Horsebox maker escapes prison

A horsebox manufacturer who took thousands of pounds from customers without providing the goods yesterday escaped jail after a court heard she was from a "hardworking and respected Norfolk family".

A horsebox manufacturer who took thousands of pounds from customers without providing the goods yesterday escaped jail after a court heard she was from a "hardworking and respected Norfolk family".

Claire Wales, 42, director of Highbarn Horseboxes Ltd, Hall Farm, Beachamwell, King's Lynn, pleaded guilty to three charges of dishonesty and one of theft when she appeared at Norwich Crown Court.

Recorder Stuart Bridge gave her a one-year custodial sentence suspended for two years and ordered her to complete unpaid work for the community.

But he warned Wales: "These offences were so serious that I was leaning towards imposing an immediate jail sentence."

Prosecutor Andrew Baxter told the court that Wales's first victim had been Robert Horton-Smith, after he paid £10,000 for a horsebox.

Two other victims paid £10,898 and £9,600 respectively in similar deals. Thousands of pounds are owed to other customers but these people are being treated as creditors rather than victims.

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When the victims chased up their orders they were told work was progressing well but in fact construction had not started on any of the boxes.

He added that Wales had obtained a lorry from a supply company which was on display to customers.

This was later sold but the company was never paid.

Mr Baxter said that since first appearing in court Wales, who now runs a new company Highbarn Equestrian, had paid back two of the customers and supplied a horsebox to the third.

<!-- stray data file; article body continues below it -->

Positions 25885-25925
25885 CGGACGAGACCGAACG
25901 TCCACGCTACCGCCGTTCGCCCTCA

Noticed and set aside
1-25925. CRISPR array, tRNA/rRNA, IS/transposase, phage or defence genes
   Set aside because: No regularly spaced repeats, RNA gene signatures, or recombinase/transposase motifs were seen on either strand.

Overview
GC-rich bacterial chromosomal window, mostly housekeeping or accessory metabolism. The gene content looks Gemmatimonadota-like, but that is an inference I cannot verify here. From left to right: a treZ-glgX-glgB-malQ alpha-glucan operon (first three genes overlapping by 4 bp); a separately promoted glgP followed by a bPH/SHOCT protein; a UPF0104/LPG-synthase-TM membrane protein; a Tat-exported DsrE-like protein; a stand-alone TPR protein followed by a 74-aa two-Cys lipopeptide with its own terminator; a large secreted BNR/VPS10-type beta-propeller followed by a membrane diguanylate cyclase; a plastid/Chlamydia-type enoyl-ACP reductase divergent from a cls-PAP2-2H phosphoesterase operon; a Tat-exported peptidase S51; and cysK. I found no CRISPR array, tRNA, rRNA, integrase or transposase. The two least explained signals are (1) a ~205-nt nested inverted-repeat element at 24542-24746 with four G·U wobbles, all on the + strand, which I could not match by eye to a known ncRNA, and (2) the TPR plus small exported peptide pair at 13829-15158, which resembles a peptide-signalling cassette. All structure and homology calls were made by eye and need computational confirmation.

She has attempted to pay back the supply company, only for the cheque to bounce.

Michael Clare, defending, said the company - which has since entered liquidation - had been experiencing financial difficulties at the time of the offences.

He said there had been no intention to steal the money but it had been a form of "unauthorised borrowing".

He added: "This was not somebody who set out to steal - this was somebody who got in a financial muddle.

"It was not somebody who schemed from the beginning to take something from somebody else - she did it to keep the company going."

Mr Clare said the new company was successful and Wales was hopeful of repaying all the money owed by its predecessor.

Mr Bridge said: "These were serious offences which resulted in considerable loss.

"You were engaged in what I regard as a serious and persistent fraud to keep the creditors at bay."

A confiscation hearing, to decide what money should be paid back to victims, will be held later this year.